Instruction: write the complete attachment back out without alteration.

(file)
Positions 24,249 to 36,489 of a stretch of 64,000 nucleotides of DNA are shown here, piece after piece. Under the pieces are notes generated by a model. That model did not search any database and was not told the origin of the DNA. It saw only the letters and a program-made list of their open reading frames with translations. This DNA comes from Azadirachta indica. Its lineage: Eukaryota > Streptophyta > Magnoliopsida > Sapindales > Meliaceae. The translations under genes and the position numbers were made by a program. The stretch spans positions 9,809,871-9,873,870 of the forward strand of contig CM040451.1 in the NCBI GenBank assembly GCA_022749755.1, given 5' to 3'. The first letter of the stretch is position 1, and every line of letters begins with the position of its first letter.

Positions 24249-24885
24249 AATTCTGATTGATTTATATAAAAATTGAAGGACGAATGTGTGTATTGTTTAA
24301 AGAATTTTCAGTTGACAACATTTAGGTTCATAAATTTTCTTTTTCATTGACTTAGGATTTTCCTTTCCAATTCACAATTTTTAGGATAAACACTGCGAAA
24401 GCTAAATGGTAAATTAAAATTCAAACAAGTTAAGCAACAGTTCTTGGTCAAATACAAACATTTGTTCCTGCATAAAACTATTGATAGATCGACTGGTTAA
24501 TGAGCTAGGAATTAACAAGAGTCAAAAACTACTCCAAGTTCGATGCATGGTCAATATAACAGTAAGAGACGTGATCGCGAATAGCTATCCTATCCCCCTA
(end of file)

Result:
Positions 24,249 to 36,489 of a stretch of 64,000 nucleotides of DNA are shown here, piece after piece. Under the pieces are notes generated by a model. That model did not search any database and was not told the origin of the DNA. It saw only the letters and a program-made list of their open reading frames with translations. This DNA comes from Azadirachta indica. Its lineage: Eukaryota > Streptophyta > Magnoliopsida > Sapindales > Meliaceae. The translations under genes and the position numbers were made by a program. The stretch spans positions 9,809,871-9,873,870 of the forward strand of contig CM040451.1 in the NCBI GenBank assembly GCA_022749755.1, given 5' to 3'. The first letter of the stretch is position 1, and every line of letters begins with the position of its first letter.

Positions 24249-24885
24249 AATTCTGATTGATTTATATAAAAATTGAAGGACGAATGTGTGTATTGTTTAA
24301 AGAATTTTCAGTTGACAACATTTAGGTTCATAAATTTTCTTTTTCATTGACTTAGGATTTTCCTTTCCAATTCACAATTTTTAGGATAAACACTGCGAAA
24401 GCTAAATGGTAAATTAAAATTCAAACAAGTTAAGCAACAGTTCTTGGTCAAATACAAACATTTGTTCCTGCATAAAACTATTGATAGATCGACTGGTTAA
24501 TGAGCTAGGAATTAACAAGAGTCAAAAACTACTCCAAGTTCGATGCATGGTCAATATAACAGTAAGAGACGTGATCGCGAATAGCTATCCTATCCCCCTA